‘I vividly recall my phone ringing. ‘Uh, Meg is pushing out your child RIGHT NOW.’ Instead of Ethan’s dad, my sister cut the cord.’: Veteran details birth during husband’s deployment, ‘He is our proof miracles do happen’

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“January 17th, 2007, was the best day of my life. Hands down. No questions asked. It was the day two pink lines showed up on multiple pregnancy tests. It’s not that we weren’t trying to get pregnant, but we also weren’t not trying to get pregnant. I remember this day like it was today. I had picked up our wedding photos from the photographer and met my mom for lunch. Something just didn’t feel quite right, so I went and bought a couple of pregnancy tests from the local Target near where my mom was working at the time. My husband was at work at our Army National Guard Unit and had no clue what was going on. I remember peeing on the sticks and praying for two pink lines and YEP! There they were. I was pregnant.

Our story really starts before January 17th, 2007. I met my husband during our annual two weeks of training with the Army National Guard in June 2005 — he swears he met me before, but I have no memory of this. Either way, when I met him during those two weeks, I was blown away. He was a great man with great values and loved the idea of a family. In 2006, word was circling around our unit we would be getting deployed to the Middle East in Support of Operation Enduring Freedom, so we decided to get married.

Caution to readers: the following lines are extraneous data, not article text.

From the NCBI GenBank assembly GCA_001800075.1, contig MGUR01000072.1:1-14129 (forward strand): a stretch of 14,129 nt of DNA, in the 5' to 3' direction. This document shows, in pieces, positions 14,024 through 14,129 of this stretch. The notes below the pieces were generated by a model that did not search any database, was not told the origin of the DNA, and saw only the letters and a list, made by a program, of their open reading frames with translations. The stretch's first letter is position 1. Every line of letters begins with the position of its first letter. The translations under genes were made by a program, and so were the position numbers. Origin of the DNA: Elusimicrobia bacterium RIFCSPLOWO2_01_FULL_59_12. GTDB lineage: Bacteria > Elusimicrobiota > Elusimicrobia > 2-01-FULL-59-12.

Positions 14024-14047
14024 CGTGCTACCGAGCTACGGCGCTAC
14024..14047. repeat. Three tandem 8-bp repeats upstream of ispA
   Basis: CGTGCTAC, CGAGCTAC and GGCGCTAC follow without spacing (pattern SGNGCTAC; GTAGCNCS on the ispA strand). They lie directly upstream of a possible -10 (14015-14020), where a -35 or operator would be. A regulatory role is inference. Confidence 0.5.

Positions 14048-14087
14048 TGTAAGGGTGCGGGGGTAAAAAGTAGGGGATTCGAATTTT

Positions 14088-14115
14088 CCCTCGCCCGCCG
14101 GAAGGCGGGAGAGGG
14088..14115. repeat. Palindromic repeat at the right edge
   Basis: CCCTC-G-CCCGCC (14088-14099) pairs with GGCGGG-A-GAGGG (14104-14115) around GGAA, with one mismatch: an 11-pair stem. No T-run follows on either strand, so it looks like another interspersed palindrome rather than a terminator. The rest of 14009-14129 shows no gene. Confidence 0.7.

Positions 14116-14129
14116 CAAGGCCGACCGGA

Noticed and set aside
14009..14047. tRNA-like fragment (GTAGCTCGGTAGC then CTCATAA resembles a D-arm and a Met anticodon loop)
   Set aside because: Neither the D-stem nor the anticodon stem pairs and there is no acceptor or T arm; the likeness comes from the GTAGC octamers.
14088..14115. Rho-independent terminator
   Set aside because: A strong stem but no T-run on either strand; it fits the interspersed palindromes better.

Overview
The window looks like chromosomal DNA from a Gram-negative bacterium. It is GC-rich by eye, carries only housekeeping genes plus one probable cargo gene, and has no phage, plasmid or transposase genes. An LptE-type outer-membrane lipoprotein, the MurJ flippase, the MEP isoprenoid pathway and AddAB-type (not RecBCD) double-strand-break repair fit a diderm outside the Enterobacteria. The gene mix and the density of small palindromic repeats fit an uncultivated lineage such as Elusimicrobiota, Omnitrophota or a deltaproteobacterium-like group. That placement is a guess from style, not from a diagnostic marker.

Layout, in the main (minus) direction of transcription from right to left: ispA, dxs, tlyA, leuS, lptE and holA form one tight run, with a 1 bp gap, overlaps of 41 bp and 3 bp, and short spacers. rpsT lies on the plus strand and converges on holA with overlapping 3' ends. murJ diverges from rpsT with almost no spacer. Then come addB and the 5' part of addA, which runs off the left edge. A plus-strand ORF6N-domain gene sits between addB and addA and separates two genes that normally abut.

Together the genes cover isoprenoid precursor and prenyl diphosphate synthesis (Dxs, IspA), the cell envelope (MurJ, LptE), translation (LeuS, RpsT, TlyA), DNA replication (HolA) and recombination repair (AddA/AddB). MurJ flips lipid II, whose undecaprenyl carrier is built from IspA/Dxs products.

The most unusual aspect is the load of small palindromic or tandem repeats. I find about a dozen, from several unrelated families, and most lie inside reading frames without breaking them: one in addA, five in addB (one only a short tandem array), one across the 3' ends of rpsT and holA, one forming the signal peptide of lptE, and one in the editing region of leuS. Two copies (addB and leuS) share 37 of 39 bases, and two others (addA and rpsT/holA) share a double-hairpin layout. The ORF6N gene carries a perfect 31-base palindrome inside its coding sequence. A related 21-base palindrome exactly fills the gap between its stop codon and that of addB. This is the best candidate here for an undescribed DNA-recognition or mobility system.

It was a great wedding in December 2006. We were surrounded by all the people who loved us — our families, our friends, our unit. We had always talked about having a family and just over a month after getting married, and just a few short months before deployment, we were pregnant. So, we told our Chain of Command, and they were nothing but supportive. The plan was my husband would deploy with our unit while I’d stay back in Minnesota to finish my enlistment with the Army National Guard, since I had just over a year left on my contract, and our unit would do their best to ensure he’d be able to take early R&R leave to be home when the baby was born.